Biodiesel, Biofuels, Clean Energy, Jatropha, Philippines, Transportation

PNOC Carrying out Wide-Scale Research on Jatropha

September 20, 2007 (PIA Daily) – The Philippine National Oil Company – Alternative Fuels Corporation (PNOC-AFC), a wholly-owned subsidiary of state-owned PNOC, said that research and development initiatives to determine the best variety of jatropha is concluding this year end.”We want the public to know that wide-scale scientific work on jatropha is being done by PNOC-AFC, concerned government agencies and the academe. There is an ongoing study to find out which is the best variety of jatropha that can be planted and is suitable in various parts of the country. And while studies are ongoing we encourage private initiatives on propagation of local provenances. Test, learn, and build confidence,” said Peter Anthony A. Abaya, president and chief executive officer of PNOC-AFC.

The PNOC-AFC acknowledges the need to have at least 10,000 liters for testing jatropha’s properties that is why the Company has already started pilot nurseries and plantations in various parts of the country to address this need. The PNOC-AFC agrees with a Goldman Sachs Report that jatropha has a huge potential as a biodiesel feedstock.

The Company wants to stress that we do not encourage replacement of food crops for biodiesel crops. Jatropha planting gives an opportunity to farmers and organized groups to earn income from idle, marginal and underutilized and unproductive land. We see more than five million hectares of arable lands that fall in that category, ” Abaya stated.

“In our model provenance site, we intercrop jatropha with other crops to optimize the productivity of the land that will be used in planting. To date, we have not come across any literature or actual evidence proving that jatropha had an allelophatic effect on the growth of another plant,” explained Abaya. “We have invested in model farms and seed orchards, we have established our planting protocols, and we have found excellent results from jatropha,” Abaya said.

President Abaya also added that PNOC-AFC is giving importance to an array of environmental concerns including that of biodiversity. “PNOC-AFC is very much concerned with the biodiversity and we want to be known and live on the legacy of an environment-friendly biodiesel-producing company, locally and globally,” ended Abaya.

PNOC-AFC assures the production of high quality biodiesel that meets United States, European and Philippine standards since it is eyeing not only the local but the international market as well. The biofuels corporation of PNOC is currently negotiating with a number of companies that they assess to possess the best technologies available in the market today.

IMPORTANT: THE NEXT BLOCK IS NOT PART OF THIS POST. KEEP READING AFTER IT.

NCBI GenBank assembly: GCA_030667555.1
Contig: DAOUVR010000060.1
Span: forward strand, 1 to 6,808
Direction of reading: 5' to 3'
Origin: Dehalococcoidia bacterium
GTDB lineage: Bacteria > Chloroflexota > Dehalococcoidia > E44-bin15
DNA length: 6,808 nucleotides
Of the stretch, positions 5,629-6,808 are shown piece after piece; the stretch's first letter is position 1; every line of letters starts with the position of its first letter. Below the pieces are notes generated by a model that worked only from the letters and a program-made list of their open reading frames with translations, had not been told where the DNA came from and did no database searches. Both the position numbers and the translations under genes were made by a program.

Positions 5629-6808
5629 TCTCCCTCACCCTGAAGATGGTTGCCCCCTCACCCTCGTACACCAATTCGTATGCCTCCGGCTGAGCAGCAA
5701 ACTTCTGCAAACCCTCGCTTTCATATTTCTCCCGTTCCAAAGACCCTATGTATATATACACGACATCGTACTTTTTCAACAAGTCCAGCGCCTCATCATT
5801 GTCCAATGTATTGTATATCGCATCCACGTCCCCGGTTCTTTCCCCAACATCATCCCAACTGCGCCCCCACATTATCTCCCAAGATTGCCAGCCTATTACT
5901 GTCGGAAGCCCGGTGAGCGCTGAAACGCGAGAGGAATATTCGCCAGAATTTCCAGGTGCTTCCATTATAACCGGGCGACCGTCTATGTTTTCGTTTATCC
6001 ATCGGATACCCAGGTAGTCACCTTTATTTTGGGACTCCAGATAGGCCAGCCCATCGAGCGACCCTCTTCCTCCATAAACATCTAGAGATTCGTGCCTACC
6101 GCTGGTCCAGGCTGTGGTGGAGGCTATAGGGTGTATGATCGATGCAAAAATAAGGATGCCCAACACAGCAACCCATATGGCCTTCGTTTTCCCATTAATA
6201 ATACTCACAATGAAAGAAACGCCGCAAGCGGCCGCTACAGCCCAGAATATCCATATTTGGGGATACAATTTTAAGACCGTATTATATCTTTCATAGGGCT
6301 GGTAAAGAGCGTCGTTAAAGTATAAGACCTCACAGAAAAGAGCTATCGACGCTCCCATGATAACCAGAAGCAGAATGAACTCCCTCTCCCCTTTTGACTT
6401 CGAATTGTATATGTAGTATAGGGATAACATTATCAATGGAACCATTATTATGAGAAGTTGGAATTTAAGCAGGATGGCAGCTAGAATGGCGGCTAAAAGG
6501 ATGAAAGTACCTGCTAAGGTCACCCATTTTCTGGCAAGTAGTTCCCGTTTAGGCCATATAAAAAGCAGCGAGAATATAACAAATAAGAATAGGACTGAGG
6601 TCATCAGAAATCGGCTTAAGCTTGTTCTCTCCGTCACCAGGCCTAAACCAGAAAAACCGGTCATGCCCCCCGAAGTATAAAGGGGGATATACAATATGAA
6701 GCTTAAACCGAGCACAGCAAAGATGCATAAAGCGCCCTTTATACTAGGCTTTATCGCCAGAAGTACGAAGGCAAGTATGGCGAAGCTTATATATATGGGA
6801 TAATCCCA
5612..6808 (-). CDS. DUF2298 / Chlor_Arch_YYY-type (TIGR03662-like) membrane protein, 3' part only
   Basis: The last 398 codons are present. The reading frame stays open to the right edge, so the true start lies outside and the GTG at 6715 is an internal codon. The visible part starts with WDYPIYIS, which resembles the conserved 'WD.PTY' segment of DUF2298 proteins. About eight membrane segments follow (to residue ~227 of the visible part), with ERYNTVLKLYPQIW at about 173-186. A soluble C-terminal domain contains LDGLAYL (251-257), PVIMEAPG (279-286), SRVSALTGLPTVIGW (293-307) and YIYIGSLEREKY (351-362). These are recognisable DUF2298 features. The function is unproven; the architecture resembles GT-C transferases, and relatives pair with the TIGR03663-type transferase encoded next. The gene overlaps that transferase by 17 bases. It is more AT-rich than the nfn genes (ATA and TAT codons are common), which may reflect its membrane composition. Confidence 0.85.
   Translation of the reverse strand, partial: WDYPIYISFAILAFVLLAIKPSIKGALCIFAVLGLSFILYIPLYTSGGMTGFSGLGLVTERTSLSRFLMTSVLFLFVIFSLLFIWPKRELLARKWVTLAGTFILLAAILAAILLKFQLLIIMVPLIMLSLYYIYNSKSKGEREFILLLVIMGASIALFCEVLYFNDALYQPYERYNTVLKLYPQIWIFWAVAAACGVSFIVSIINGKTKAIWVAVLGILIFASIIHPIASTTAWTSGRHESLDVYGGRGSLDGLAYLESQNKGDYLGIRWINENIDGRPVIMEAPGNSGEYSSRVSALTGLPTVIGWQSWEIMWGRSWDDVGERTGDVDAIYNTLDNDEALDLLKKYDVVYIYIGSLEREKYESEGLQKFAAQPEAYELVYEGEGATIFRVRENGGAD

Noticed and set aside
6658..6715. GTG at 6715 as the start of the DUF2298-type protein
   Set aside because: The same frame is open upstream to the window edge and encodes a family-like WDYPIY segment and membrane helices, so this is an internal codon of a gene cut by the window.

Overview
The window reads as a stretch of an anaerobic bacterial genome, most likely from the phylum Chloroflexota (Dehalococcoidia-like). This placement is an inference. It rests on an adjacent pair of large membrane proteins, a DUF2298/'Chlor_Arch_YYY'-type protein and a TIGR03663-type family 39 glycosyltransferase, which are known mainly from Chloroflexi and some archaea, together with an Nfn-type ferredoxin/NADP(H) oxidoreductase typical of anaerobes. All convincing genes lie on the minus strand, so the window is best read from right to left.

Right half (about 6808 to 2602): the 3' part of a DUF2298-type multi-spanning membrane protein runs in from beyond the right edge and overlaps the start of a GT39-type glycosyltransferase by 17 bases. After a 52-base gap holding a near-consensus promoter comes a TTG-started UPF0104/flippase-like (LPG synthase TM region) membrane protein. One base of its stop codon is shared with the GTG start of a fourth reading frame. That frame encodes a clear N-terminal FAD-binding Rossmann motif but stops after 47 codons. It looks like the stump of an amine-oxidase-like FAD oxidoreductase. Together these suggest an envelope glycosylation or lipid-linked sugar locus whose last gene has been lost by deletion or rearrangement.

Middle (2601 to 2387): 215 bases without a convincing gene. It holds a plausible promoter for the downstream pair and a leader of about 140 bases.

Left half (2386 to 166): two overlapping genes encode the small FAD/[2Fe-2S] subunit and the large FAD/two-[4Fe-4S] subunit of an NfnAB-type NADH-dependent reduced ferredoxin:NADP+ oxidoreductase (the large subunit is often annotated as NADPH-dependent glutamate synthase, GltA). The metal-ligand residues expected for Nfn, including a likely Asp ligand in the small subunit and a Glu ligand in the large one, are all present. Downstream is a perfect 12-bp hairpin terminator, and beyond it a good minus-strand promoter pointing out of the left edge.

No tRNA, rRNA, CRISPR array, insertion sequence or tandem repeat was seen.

Recently, President Gloria Macapagal Arroyo stated that jatropha is a 100% substitute for diesel, it is very competitive in terms of cost compared to other feedstocks like coconut, palm, soya and rape seed. Lastly, jatropha has a special trait that allows the PNOC to enter into alternative feedstock for the petrochemical industry.


5 thoughts on “PNOC Carrying out Wide-Scale Research on Jatropha

  1. I am graduated Masteral Degree at UP Los Banos in 2004. I will share information about jatropha curcas technology status in Indonesia which my institution has given this mandate as industrial crops. We work on jatropha almost 4 yeras and we have done exploration the germplasm of jatropha, and evaluated yield potentian. And we have released varieties with difference growth ecosystem : low and dryland and and high and wet area. We have conducted reseach on planting material, plant spacing, intercropping, canopy formation, post harvest of jatropha. May we can join and setting some research corporation on jatropha between us. I searching a foundation to get grant to pursue my Ph.D at my former University (UPLB) and I will working in Jatropha for my Thesis.

  2. Allen P. Dolina says:

    Okay, a group of us in Tacloban City are gungho on growing jatropha as feedstock for a biodiesel plant. However, our resources are limited and we need to tap current government resources on this project. We are now individually creating nurseries in order to have planting materials ready when land becomes available.

    Is there any agency out there with whom we could work in promoting jatropha farming in Leyte and Samar?

    Should we have about 5,000 trees bearing fruit, who will buy the seeds? If not, do we have to finance the presser-expeller ourselves?

    Many thanks.

    • Jeannette Jorda says:

      Hello! Thanks for your interest in agroindustrial ventures. I think Ireland should also need these kind of fuel-producing industries to enhance its energy resources. If you are able to procure these seeds, can you kindly sned a part of the shipment to the the Land of Erin. Ireland should reduce the cost of nonbiodegradable fuels since most are utilized in keeping warm their shelters especially in the coming winter months.

  3. It need some time to prove that this wild plant would generate the reasonable result which is commercial viable.

    All expectation are basing on the theoretically assumption .

    Philippines should move not too fast and iy does need the time to prove that this energy crop is really commercial viable.

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